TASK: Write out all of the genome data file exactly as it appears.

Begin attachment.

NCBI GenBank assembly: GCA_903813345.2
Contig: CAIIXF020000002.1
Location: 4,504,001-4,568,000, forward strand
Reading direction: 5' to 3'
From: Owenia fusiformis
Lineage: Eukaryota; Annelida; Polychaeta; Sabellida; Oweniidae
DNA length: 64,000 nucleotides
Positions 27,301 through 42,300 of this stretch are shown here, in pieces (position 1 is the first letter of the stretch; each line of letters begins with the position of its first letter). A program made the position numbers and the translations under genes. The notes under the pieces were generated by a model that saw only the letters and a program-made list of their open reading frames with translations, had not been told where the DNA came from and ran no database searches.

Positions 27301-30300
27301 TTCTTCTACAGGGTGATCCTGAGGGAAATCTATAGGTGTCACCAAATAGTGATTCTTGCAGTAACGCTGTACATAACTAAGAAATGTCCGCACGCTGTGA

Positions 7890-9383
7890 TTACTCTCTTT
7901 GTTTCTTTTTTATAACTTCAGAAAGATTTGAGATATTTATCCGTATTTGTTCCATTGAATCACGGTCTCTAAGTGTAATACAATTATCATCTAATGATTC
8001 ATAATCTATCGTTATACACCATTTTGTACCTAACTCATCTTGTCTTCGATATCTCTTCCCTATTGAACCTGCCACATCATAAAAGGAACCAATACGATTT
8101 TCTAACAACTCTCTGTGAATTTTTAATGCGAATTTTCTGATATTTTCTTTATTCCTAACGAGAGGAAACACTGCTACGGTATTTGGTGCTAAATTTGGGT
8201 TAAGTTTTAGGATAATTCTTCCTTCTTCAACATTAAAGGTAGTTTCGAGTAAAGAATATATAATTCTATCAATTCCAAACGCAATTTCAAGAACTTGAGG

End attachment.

NCBI GenBank assembly: GCA_903813345.2
Contig: CAIIXF020000002.1
Location: 4,504,001-4,568,000, forward strand
Reading direction: 5' to 3'
From: Owenia fusiformis
Lineage: Eukaryota; Annelida; Polychaeta; Sabellida; Oweniidae
DNA length: 64,000 nucleotides
Positions 27,301 through 42,300 of this stretch are shown here, in pieces (position 1 is the first letter of the stretch; each line of letters begins with the position of its first letter). A program made the position numbers and the translations under genes. The notes under the pieces were generated by a model that saw only the letters and a program-made list of their open reading frames with translations, had not been told where the DNA came from and ran no database searches.

Positions 27301-30300
27301 TTCTTCTACAGGGTGATCCTGAGGGAAATCTATAGGTGTCACCAAATAGTGATTCTTGCAGTAACGCTGTACATAACTAAGAAATGTCCGCACGCTGTGA

Positions 7890-9383
7890 TTACTCTCTTT
7901 GTTTCTTTTTTATAACTTCAGAAAGATTTGAGATATTTATCCGTATTTGTTCCATTGAATCACGGTCTCTAAGTGTAATACAATTATCATCTAATGATTC
8001 ATAATCTATCGTTATACACCATTTTGTACCTAACTCATCTTGTCTTCGATATCTCTTCCCTATTGAACCTGCCACATCATAAAAGGAACCAATACGATTT
8101 TCTAACAACTCTCTGTGAATTTTTAATGCGAATTTTCTGATATTTTCTTTATTCCTAACGAGAGGAAACACTGCTACGGTATTTGGTGCTAAATTTGGGT
8201 TAAGTTTTAGGATAATTCTTCCTTCTTCAACATTAAAGGTAGTTTCGAGTAAAGAATATATAATTCTATCAATTCCAAACGCAATTTCAAGAACTTGAGG